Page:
An iPhone with In-Display Touch ID May Be Coming (But Only for China)
Credit: Miloš Toman
The problem goes far beyond the U.S.-China trade war, although that’s certainly had an impact on the overall Chinese economy, which has been seeing its worst downturn since 1990, to the extent that more consumers are either holding onto their old smartphones or looking to upgrade to considerably less expensive mid-tier devices.
It’s already been suggested by some analysts that Apple needs to make a special iPhone model just for China in order to address the specific needs of Chinese users, moving away from its “one-size-fits-all” approach to product design. While Apple has been reluctant to do this, last year’s long-overdue Dual-SIM version of the iPhone XS and XR that took two physical SIM cards (rather than an eSIM) was the first indicator that the company was at least willing to consider this approach, but it only came after six years of pushback by Apple’s team in China.
The Return of Touch ID Under Glass
While former Apple executives and analysts have been suggesting that Apple needs to create a distinct China-specific iPhone as a premium model, it seems that Apple may actually instead be looking to cut costs by designing a lower-end version that it could price more appropriately for Chinese consumers, almost all of whom have been flocking to competitors like Huawei that can offer much more affordable mid-range smartphones.
If the latest rumours floating around Chinese blogs are to be believed, Apple is planning to accomplish this by producing an iPhone without the expensive Face ID hardware, instead returning to the idea of under-display Touch ID that we heard about a couple of years back. According to The Global Times, Apple is planning to launch this as a new iPhone “tailored specifically for Chinese consumers,” and identifying Face ID as the most costly component that’s been driving up the price of iPhones, placing them out of the reach of many Chinese buyers.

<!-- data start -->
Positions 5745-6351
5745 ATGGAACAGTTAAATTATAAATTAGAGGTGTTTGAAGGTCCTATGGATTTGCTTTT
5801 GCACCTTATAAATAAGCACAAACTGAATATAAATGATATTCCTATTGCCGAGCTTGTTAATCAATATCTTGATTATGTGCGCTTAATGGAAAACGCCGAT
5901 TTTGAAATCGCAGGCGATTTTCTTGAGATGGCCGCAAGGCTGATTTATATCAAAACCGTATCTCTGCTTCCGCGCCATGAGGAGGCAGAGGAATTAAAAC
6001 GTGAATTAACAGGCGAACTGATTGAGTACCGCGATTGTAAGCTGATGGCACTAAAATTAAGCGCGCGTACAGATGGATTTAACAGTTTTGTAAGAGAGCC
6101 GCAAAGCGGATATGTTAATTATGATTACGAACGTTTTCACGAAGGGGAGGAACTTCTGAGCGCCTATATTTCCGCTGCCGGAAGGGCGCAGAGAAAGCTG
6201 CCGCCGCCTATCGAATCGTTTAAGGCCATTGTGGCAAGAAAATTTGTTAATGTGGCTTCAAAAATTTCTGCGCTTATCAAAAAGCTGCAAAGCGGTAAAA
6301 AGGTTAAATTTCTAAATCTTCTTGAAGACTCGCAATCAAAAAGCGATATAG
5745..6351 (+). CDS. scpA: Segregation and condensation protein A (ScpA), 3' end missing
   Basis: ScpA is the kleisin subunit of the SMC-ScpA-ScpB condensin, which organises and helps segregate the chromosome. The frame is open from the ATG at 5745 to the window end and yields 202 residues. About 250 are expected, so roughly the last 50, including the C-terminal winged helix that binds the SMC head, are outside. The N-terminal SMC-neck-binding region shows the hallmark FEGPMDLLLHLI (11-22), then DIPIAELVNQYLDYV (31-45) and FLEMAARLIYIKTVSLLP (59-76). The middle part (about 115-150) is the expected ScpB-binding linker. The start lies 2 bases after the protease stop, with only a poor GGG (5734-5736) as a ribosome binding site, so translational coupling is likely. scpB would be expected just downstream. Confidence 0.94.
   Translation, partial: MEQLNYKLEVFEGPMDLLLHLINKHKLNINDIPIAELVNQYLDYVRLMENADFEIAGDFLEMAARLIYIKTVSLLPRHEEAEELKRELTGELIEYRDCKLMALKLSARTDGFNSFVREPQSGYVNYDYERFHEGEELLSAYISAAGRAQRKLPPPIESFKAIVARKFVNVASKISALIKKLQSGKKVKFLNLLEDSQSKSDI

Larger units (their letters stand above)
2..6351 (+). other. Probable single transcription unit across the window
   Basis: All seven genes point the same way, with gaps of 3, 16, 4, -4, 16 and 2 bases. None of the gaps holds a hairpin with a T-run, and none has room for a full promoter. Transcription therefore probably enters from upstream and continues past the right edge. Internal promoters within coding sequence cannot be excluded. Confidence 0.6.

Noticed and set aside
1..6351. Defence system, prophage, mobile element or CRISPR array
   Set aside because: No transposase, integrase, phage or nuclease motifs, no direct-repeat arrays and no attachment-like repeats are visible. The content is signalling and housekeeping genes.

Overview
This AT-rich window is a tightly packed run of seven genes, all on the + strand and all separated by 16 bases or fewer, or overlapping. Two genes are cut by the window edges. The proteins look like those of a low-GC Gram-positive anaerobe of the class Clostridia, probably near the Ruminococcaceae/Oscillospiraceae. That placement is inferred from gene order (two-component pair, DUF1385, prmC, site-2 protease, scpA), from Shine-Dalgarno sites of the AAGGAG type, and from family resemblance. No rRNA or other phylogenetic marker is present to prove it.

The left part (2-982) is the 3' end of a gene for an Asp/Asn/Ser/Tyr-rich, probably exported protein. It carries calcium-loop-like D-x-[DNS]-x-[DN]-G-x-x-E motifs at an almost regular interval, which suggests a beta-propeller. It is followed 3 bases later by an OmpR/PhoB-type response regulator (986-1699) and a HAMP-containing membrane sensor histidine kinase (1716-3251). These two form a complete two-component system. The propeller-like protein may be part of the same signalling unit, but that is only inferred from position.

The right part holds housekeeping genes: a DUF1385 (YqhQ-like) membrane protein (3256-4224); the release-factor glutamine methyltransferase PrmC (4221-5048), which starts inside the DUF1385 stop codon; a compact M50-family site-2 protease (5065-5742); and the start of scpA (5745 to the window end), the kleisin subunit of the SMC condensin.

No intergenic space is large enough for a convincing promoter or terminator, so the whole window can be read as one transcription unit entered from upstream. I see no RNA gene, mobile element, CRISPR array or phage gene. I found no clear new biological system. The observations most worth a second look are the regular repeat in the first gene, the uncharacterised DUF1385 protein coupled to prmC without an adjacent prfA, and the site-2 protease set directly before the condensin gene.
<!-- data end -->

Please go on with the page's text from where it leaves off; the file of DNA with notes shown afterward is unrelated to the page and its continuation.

The rumours cite sources in Apple’s supply chain, but since they don’t come from any of the usual reliable sources, they’re best taken with a healthy dose of salt right now. However, the idea isn’t completely out to lunch. Although the original rumours of Apple’s in-display Touch ID technology surfaced at a time before anybody knew Face ID was coming, and the concept was dismissed in a report from reliable analyst Ming-Chi Kuo last fall, in the past few months we’ve seen new indications that Apple is working on it again.
In February, Apple was granted a new patent that would enable it to turn the entire display into one big Touch ID reader, and while that patent was filed for back in 2016, a report in December suggested that the company was working to secure in-display Touch ID sensors for future devices. As recently as May, analysts from Barclays also shared their belief that Apple is planning to use the technology for full-screen Touch ID as early as 2020.
Touch ID in China
While under-glass fingerprint sensors sound like they could be just as expensive as Face ID, the adoption of this technology by many other competing smartphone makers has actually driven the price down, making the sensors and other components considerably cheaper.
However, there may also be more to Apple’s adoption of in-display Touch ID than simply producing an affordable iPhone for Chinese consumers. Ironically, the technology is now more cost-effective because it’s become much more popular among Chinese smartphones, with brands like Huawei now sporting in-display fingerprint readers as almost a standard feature. Implementing similar (but undoubtedly better) Touch ID capabilities into a Chinese iPhone model would be a design that’s now familiar to many smartphone users in China, and may even be a specific feature that many are looking for. By comparison, it’s unclear how popular Face ID has been in China.
That said, if Apple is actually working on a design like this, it’s still at least a year or two out, and it does seem odd that it would be released solely in China, although that may depend on exactly where Apple wants to position it in the lineup. For example, if it matches the specs of Apple’s flagship iPhone in terms of processor, camera, and display, simply swapping Face ID for the new Touch ID, it’s easy to see how Apple would want to avoid mixing up its iPhone lineup with too many models.